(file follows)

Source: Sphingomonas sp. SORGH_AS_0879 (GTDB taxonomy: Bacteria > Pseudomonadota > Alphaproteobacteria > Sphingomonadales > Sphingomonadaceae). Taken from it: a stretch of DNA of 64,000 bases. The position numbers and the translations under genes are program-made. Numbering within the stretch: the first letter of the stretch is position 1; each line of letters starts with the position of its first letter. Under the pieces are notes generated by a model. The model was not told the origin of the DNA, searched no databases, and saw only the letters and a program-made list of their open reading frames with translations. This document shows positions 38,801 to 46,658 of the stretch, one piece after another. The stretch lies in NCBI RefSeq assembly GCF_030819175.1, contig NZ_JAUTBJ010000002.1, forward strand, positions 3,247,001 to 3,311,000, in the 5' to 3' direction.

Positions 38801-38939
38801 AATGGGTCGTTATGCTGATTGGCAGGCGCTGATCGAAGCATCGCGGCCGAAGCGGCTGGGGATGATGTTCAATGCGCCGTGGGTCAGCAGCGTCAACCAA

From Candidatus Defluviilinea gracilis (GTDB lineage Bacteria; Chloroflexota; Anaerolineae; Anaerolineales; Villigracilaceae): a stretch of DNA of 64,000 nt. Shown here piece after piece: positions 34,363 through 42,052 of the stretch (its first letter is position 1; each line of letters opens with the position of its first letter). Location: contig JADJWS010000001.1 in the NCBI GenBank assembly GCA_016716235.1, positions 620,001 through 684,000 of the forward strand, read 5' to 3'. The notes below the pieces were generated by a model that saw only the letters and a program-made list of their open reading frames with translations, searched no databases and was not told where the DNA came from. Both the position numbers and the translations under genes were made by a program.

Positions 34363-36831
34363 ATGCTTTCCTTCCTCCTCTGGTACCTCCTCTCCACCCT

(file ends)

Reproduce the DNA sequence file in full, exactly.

Source: Sphingomonas sp. SORGH_AS_0879 (GTDB taxonomy: Bacteria > Pseudomonadota > Alphaproteobacteria > Sphingomonadales > Sphingomonadaceae). Taken from it: a stretch of DNA of 64,000 bases. The position numbers and the translations under genes are program-made. Numbering within the stretch: the first letter of the stretch is position 1; each line of letters starts with the position of its first letter. Under the pieces are notes generated by a model. The model was not told the origin of the DNA, searched no databases, and saw only the letters and a program-made list of their open reading frames with translations. This document shows positions 38,801 to 46,658 of the stretch, one piece after another. The stretch lies in NCBI RefSeq assembly GCF_030819175.1, contig NZ_JAUTBJ010000002.1, forward strand, positions 3,247,001 to 3,311,000, in the 5' to 3' direction.

Positions 38801-38939
38801 AATGGGTCGTTATGCTGATTGGCAGGCGCTGATCGAAGCATCGCGGCCGAAGCGGCTGGGGATGATGTTCAATGCGCCGTGGGTCAGCAGCGTCAACCAA

From Candidatus Defluviilinea gracilis (GTDB lineage Bacteria; Chloroflexota; Anaerolineae; Anaerolineales; Villigracilaceae): a stretch of DNA of 64,000 nt. Shown here piece after piece: positions 34,363 through 42,052 of the stretch (its first letter is position 1; each line of letters opens with the position of its first letter). Location: contig JADJWS010000001.1 in the NCBI GenBank assembly GCA_016716235.1, positions 620,001 through 684,000 of the forward strand, read 5' to 3'. The notes below the pieces were generated by a model that saw only the letters and a program-made list of their open reading frames with translations, searched no databases and was not told where the DNA came from. Both the position numbers and the translations under genes were made by a program.

Positions 34363-36831
34363 ATGCTTTCCTTCCTCCTCTGGTACCTCCTCTCCACCCT